Chaplain Scott likes this.
    I carry to protect myself and my loved ones from the BG's. Not to solve societies problems. That said: if more carried the deterrent would only have a positive overall effect on those problems.

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    Good comments SFury. There is a clear delineation between the ups and downs of life and serious, chronic mental illness such as Schizophrenia or severe Bipolar. Serious Mental Illness does not come and go nor does it heal over time. It almost always require medication and stopping meds, which is very common, can lead to not so great of things. So in the case of serious illness then OK maybe no restoration of gun ownership. On the other hand, PTSD, most depressions, and anxiety are more common and can be triggered by life events. They should not be disqualifiers. They just need to be treated so the person can heal and return to a more normal life. If they do then why not be allowed your rights to return. I think it is important for those who will easily strip rights of US Citizens then how about also considering stripping rights of severely stupid people to vote and talk???

    It is a scary thing when government and politically charged people get involved with this type of thing and use it for a political agenda like so many things are these days. It only hurts those who need treatment, driving them further away from it and thus actually leading to more of exactly what we do not want. I do think it is different if you are involuntarily hospitalized for a severe and chronic mental illness due to violence or personal harm but there is also a bigger concern. How will all this info get spread around to non Physicians? Isn't that what the HIPPA thing is all about. If we share for just those with mental illness and buying guns where does it stop? What if I want a fast car? Should my health be shared with car dealers? How about ordering a Whopper, and up on the screen pops my family history of heart disease first. Do they then substitute a salad.....better not!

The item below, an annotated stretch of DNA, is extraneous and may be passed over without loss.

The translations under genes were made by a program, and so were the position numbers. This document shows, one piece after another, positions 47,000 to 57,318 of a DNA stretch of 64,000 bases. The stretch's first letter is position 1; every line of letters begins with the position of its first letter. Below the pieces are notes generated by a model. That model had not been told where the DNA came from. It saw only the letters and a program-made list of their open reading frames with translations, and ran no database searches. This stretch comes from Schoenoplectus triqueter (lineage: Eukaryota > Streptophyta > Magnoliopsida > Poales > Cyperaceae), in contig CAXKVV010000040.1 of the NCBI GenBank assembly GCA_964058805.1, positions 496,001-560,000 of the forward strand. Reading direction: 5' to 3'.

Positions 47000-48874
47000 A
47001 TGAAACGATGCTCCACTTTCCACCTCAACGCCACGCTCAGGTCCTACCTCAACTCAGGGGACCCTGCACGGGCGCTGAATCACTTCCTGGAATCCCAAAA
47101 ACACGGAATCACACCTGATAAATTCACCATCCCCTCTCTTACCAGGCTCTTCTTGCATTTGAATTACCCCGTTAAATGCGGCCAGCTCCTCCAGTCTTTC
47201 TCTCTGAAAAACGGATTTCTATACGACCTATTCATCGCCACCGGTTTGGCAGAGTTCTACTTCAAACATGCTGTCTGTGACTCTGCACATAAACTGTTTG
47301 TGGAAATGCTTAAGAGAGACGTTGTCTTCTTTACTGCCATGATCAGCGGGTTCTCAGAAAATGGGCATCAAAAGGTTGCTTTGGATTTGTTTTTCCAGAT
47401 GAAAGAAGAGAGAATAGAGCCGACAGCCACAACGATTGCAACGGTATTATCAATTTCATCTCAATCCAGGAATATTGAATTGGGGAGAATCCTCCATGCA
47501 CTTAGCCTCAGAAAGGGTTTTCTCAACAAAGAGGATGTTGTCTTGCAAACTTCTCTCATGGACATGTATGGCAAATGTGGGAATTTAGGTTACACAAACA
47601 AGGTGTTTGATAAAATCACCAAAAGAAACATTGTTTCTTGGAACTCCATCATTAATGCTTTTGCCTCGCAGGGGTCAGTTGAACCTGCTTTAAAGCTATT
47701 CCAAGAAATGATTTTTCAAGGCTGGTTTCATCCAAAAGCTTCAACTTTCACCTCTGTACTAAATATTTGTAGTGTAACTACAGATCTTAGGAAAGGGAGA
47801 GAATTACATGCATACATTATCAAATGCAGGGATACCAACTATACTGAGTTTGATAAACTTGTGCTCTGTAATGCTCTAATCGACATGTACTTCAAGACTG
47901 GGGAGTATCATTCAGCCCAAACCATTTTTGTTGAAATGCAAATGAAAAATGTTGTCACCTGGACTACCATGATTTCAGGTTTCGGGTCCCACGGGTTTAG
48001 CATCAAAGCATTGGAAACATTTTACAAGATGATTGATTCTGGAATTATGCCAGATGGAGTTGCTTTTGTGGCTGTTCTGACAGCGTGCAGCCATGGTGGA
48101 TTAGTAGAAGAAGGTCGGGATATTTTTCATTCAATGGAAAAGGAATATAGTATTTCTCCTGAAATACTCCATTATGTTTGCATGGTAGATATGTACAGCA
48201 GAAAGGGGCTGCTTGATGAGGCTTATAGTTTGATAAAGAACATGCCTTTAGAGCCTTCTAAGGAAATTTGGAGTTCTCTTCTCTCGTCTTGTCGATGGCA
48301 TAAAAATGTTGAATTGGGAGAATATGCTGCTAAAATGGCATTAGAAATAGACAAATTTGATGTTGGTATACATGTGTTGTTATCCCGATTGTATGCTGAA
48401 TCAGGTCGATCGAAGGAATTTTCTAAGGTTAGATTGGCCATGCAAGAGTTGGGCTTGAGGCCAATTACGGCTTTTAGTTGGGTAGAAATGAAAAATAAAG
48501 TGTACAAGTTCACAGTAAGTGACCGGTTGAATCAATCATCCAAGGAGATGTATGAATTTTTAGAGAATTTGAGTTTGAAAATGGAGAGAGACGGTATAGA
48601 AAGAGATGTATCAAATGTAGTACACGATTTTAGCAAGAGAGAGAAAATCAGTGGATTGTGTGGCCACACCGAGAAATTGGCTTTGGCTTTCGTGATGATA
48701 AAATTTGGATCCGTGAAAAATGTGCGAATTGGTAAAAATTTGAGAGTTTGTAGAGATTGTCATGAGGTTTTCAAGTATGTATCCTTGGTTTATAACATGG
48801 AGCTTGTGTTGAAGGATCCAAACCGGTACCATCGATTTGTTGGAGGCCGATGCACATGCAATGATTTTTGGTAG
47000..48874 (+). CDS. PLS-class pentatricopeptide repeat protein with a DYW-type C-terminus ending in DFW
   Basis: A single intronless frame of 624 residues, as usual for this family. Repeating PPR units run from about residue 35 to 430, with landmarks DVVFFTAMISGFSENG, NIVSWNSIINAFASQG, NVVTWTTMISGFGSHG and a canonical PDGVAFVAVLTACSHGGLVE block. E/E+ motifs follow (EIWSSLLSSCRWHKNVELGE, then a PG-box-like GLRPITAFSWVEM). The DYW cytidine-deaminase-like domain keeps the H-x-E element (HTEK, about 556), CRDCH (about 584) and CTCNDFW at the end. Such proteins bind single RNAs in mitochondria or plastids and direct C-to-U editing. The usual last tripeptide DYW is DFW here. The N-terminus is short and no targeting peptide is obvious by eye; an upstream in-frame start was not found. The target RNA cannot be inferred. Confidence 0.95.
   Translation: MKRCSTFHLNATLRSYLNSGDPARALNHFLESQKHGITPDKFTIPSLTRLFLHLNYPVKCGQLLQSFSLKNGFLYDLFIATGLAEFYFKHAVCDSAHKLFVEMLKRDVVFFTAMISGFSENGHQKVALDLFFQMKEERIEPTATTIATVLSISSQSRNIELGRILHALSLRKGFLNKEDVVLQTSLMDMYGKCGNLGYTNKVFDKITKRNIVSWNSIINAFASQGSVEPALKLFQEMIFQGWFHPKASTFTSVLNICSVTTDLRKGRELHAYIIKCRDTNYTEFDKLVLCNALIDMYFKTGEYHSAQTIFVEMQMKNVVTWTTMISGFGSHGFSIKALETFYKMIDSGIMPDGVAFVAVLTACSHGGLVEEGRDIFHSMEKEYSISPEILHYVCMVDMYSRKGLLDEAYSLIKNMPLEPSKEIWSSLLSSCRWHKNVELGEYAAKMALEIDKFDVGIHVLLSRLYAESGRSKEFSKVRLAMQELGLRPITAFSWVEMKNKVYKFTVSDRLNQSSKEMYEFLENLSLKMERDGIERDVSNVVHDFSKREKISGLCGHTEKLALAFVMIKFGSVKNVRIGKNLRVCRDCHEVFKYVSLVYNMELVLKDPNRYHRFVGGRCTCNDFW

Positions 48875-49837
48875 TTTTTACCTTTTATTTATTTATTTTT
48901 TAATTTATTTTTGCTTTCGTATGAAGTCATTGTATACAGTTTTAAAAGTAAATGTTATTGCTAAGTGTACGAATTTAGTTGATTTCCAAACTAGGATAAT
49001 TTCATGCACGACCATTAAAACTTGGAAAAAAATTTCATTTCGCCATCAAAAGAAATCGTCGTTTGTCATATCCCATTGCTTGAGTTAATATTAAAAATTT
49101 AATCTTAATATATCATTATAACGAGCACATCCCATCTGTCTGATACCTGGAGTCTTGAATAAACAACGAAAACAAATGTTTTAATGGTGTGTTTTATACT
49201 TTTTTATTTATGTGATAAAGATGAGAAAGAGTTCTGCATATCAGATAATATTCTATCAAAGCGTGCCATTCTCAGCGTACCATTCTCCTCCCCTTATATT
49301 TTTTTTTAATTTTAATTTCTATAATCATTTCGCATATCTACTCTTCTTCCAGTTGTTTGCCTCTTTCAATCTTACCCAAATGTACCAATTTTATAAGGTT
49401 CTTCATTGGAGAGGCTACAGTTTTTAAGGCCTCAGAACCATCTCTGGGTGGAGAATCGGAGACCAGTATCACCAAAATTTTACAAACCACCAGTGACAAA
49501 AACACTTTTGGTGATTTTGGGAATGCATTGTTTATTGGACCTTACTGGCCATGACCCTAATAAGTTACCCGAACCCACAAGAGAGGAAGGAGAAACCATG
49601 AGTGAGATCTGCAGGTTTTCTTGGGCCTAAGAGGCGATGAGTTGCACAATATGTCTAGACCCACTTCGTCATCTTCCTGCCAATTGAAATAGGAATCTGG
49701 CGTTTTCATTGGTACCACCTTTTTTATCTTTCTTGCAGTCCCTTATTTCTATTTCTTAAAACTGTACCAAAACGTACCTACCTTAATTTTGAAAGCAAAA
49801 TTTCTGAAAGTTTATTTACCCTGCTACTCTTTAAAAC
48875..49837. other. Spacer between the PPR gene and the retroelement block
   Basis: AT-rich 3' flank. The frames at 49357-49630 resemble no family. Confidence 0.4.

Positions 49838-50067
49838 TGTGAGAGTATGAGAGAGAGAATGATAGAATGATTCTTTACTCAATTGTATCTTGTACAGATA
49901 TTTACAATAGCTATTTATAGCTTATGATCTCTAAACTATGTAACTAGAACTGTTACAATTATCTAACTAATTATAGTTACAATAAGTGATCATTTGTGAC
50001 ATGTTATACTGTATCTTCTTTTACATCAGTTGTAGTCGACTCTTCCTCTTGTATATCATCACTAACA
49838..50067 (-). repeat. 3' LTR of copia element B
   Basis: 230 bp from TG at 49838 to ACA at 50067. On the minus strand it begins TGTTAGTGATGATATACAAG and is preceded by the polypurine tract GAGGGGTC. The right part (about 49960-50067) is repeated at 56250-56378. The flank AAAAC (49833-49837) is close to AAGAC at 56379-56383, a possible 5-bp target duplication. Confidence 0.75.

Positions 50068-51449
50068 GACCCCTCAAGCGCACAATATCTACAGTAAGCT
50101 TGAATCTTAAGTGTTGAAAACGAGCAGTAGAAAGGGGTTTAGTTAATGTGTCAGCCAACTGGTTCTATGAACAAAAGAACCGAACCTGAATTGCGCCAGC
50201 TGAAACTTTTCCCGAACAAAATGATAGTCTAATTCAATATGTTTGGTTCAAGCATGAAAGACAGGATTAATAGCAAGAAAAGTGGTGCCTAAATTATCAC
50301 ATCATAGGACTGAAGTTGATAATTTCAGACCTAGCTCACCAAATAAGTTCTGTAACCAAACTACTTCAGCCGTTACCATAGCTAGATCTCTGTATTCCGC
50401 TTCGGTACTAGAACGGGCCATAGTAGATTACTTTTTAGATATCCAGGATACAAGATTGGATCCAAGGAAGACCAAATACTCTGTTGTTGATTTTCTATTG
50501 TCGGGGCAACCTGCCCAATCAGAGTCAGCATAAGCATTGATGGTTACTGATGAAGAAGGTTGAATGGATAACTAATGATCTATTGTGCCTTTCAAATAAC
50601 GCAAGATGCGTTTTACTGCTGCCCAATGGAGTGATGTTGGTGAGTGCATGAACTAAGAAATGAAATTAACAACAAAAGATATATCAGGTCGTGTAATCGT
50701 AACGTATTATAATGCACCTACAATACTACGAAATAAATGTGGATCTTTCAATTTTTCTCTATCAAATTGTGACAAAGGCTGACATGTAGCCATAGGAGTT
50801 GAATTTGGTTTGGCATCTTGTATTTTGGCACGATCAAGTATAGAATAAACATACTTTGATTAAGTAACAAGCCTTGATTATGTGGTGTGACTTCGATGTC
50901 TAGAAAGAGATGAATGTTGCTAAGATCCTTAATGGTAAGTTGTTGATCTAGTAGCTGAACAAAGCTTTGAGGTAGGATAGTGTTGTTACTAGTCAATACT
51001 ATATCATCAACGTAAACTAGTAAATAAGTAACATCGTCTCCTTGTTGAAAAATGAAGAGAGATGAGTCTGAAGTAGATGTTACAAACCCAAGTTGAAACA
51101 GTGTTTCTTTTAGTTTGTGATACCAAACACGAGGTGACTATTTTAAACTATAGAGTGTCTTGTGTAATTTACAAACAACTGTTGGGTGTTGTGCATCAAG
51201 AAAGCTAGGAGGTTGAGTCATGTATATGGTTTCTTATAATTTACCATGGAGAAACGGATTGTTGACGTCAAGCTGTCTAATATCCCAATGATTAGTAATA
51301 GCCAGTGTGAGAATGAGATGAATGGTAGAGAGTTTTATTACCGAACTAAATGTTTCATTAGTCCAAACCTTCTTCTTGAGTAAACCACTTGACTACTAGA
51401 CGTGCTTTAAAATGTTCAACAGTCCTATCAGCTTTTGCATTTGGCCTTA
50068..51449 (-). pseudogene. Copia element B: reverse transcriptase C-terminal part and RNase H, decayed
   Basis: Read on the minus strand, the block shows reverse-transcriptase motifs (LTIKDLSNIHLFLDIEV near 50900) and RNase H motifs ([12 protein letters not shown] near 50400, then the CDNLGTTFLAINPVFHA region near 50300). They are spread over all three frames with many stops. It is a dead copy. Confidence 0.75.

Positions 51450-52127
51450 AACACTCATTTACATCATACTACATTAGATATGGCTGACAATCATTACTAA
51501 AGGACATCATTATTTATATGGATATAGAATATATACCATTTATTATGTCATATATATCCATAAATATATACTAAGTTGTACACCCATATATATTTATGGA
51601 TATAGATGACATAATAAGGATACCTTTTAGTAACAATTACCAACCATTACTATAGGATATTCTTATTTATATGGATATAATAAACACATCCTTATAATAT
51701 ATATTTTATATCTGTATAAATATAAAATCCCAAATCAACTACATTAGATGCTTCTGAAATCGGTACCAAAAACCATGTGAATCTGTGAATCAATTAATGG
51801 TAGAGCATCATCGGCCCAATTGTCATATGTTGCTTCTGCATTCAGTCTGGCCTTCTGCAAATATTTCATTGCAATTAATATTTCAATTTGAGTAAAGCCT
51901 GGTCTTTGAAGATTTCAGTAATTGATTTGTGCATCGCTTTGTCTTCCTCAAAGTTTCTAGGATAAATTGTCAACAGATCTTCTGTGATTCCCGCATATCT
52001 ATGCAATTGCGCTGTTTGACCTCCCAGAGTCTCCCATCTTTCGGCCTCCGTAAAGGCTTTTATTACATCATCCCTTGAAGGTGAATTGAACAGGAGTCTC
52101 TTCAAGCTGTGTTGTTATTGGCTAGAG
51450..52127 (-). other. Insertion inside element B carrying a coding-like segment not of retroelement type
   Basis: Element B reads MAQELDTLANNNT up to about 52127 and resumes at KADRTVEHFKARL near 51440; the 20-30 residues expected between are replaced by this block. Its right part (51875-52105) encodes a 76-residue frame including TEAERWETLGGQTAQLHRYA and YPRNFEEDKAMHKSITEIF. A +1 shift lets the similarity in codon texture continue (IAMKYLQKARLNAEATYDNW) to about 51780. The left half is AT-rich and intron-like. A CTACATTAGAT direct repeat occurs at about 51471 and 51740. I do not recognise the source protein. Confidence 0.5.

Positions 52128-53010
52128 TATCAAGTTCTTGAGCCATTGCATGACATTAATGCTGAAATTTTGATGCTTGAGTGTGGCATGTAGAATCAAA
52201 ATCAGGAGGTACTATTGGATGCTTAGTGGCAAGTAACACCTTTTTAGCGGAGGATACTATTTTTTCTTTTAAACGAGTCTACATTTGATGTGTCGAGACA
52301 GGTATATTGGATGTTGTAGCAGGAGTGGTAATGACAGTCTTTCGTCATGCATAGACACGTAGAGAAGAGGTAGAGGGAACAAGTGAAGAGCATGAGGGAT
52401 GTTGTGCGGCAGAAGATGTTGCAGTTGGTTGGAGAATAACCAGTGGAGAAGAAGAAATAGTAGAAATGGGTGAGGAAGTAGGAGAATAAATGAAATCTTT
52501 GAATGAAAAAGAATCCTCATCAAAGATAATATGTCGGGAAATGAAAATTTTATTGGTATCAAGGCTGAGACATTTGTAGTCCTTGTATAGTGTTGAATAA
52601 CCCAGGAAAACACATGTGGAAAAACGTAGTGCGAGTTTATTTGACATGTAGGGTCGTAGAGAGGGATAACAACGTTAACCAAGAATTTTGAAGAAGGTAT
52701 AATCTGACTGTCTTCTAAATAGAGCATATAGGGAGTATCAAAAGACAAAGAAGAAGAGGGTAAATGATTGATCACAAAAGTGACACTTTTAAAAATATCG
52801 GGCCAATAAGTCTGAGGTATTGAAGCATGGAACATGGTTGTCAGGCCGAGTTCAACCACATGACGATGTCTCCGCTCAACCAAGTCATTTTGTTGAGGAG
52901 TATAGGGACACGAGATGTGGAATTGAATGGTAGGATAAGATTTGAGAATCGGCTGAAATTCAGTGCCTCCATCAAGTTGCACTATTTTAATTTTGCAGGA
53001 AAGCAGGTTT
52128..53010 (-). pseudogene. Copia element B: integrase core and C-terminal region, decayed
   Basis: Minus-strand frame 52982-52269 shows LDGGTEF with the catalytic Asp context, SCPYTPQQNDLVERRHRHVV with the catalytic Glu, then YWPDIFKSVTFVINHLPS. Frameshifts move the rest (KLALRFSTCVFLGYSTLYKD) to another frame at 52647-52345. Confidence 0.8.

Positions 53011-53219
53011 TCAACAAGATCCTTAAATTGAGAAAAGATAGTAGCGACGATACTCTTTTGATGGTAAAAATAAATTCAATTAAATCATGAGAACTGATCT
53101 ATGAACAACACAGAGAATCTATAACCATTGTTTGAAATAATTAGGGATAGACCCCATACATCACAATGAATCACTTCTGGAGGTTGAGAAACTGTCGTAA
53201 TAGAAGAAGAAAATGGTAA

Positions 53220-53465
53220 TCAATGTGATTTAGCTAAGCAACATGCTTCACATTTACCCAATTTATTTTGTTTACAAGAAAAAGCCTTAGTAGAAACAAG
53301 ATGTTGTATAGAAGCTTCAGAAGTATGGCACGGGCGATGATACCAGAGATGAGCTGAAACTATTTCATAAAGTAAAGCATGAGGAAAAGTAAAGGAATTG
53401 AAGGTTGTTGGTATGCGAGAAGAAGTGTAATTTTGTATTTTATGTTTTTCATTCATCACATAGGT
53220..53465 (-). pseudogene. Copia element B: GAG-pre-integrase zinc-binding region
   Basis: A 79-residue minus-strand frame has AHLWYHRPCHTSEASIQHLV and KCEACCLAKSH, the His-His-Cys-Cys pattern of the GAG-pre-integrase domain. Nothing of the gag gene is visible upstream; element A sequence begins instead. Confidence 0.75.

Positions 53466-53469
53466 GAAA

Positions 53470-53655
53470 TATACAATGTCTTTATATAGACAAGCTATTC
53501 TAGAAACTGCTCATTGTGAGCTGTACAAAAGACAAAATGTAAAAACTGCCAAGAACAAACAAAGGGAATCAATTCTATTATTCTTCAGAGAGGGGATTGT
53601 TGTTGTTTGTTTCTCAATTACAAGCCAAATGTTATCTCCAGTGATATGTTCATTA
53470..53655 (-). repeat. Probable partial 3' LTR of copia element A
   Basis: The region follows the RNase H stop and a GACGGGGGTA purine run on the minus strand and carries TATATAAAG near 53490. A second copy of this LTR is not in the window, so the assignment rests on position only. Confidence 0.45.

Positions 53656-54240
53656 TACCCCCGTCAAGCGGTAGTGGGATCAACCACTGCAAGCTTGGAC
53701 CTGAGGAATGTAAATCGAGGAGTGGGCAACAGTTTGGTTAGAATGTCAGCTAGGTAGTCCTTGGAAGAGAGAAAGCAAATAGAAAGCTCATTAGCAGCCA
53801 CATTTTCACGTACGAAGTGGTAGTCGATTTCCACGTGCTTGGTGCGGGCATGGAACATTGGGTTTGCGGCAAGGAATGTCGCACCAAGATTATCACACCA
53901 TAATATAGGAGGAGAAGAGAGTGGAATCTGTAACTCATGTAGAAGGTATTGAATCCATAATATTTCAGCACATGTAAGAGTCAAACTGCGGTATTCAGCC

So I jumped off topic but with respect to a few predetermined serious mental issues, which could be determined by those who treat this population regularly and would mostly agree, there are a few types of patients that are never safe to themselves or others unless well treated and even then, because of the risk of serious relapse, should not carry any type of weapon. I will state some trust will need to be given to some experts in the mental health field for the safety of many but it might help if it was a true bipartisan panel to include Psychiatrists and maybe a few judges who work together to make this decision. (If that is even possible anymore)

    I do not know what the full answer is other than keep government out of things 99.9% of the time. Either way, no matter what rules are in place, if you are sick or criminally bent and do not answer the questions right at the LGS then you will get a firearm unless our health records are now going to be open to anyone the Gov. thinks is OK. Even if there were no guns (Horrible thought), a sick mind will find a sharp stick, a heavy rock, a car, a hammer, or their bare hands. You can not stop a person bent on doing harm. But again, a limited government is always best as is a society open to treating mental illness just as they are to a broken finger. Just my .02 cents. Sorry for length of post.
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    Quote Originally Posted by archer51 View Post
    What about a person who have an infectious disease? If a person is diagnosed with TB should they be held in isolation for the rest of their life? It's the same principal, treat the person, once they are treated and no longer a threat to the general public allow them to return to a normal life. If it is determined they can't function in the normal outside world, then don't return them to it.